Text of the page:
you do not have a right to child free spaces.
there is this weird thing in western culture, especially n american culture, where people/adults seem to believe that they have a right to discriminate against children.
recently, i was hanging out at a bar, when a friend called and invited me to come hang out for a few drinks and chill time as the sun came up. cool. then, i heard a bit of whispers in the background and the question posed to me: is aza with you?
ummm…what? why? does that matter?
my daughter, aza, is a person. a three year old person. a funny, cute, bad-ass, curly haired person who loves to dance and draw, wearing short skirts, watching pink videos, and talking on the phone. frankly, she is probably cooler than you are. she is definitely cooler than i am. but even if she wasnt you dont have the right to discriminate against her based on her age. or her race. or her gender. or her nationality, etc.
sometimes she is loud. but frankly, she is normally one of the quieter people in a room full of inebriated souls. and since she is a person, and not a thing, it is not my job as her mother to ‘control’ her. love her? yes. model how to be respectful to fellow human beings and other sentient creatures? yes. teach her self respect, self love? definitely yes.
im not a feminist ( yeah, i said it…shrug). but i dont understand people who claim to be feminist on one hand, and on the other hand think that children should be designated to certain public and private spaces, not mixing in ‘normal’ public areas, such as restaurants, stores, airplanes, etc. cause in us culture, when you create little reservations for children, you are really creating little reservations for mothers. it is the mother who will be sent away to take care of the child. and how is that supporting all women and girls?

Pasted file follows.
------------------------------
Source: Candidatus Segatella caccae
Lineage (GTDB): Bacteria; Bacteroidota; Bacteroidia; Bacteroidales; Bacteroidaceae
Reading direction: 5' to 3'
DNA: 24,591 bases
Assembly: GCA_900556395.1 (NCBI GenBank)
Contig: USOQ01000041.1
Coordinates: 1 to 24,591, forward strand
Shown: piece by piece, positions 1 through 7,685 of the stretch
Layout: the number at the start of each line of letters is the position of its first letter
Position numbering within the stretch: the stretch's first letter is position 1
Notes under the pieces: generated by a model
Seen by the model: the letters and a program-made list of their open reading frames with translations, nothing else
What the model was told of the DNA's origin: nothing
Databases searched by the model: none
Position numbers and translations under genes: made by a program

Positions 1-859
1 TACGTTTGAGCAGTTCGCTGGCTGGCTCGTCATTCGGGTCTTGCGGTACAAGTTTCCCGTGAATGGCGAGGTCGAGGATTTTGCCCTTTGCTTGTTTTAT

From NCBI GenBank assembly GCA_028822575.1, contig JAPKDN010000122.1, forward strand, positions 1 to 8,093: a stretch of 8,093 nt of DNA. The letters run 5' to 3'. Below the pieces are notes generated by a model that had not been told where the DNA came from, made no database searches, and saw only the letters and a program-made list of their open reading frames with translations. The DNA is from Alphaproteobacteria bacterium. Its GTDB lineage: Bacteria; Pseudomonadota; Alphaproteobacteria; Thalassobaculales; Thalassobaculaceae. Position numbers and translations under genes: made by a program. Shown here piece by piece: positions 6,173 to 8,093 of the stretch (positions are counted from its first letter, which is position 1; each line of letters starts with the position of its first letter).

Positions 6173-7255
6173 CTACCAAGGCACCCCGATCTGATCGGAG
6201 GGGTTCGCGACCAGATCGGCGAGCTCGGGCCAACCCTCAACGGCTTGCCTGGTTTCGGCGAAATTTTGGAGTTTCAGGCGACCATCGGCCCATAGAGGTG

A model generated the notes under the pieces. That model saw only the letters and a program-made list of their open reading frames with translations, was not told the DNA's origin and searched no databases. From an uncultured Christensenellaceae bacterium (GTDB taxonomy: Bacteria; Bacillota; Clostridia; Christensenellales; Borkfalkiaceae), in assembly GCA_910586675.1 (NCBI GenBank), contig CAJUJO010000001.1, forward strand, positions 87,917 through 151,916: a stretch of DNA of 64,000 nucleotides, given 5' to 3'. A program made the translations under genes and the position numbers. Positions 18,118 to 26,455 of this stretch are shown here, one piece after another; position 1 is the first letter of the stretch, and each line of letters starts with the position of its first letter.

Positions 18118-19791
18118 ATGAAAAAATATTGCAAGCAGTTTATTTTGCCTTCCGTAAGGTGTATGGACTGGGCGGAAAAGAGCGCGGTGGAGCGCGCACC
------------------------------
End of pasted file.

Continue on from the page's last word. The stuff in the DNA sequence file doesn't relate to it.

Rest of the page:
ive even heard people claim that mamas, like me, just dont want to face up to the fact that they are parents and still want to live as if they are unattached. ummm…nope. i know im a mama. i love being one. i simply dont believe that my mamahood means that i must be shunted away from the rest of society. nor do i believe it is beneficial to my daughter if she is not allowed to interact and explore the world as it is.
you know in a lot of cultures, like the one i live in now, the lines between adult spaces and child spaces are much more porous. it is assumed that kids will be around. that people of all ages will be. because of this kids learn early on what is expected of them in various social situations. they dont expect that every space they enter will be made to cater to their age group. and they learn to negotiate boundaries with various people.
but dont get me wrong. kids will be kids. at times that means tears, loud noises, knocking things over, etc. and when that happens the worst things to do is start sending out negative energy, glaring at the mama and child, yelling, sour faces, etc. much more helpful is to take a deep breath, send warm energy toward the mama and kid, give a sympathetic smile, and maybe even start talking with the kid to distract her from whatever has her upset at the moment. a lot of times, a little bit of attention from an outsider will change the mood quickly. doing so in a way that does not overstep the mama’s boundaries and voila! you are the hero of the moment. and everyone is happier and less stressed. see, really, its that easy.
anyways, i dont live in n america, so for the most part i only have to deal with these anti child attitudes when i am around expats. most folks here when they see you walk in with a kid, smile. and say hi. when they see she is in a bad mood, they make weird faces at her, and ask me if there is anything that she needs that they can get me. we’re not talking nuclear physics here, we are talking basic human compassion for another human being.
this topic was on my mind, and i thought that maybe some feminists could use a refresher course, a reminder, that kids are people. shorter, cuter, more honest people.
ah aza just woke up so i need to go. but if you are interested in more ways to support mamas and kids, especially in activist circles, please check out dont leave your friends behind. vikki and china are doing amazing work editing and compiling ways to remind us how to support parents and kids in this world.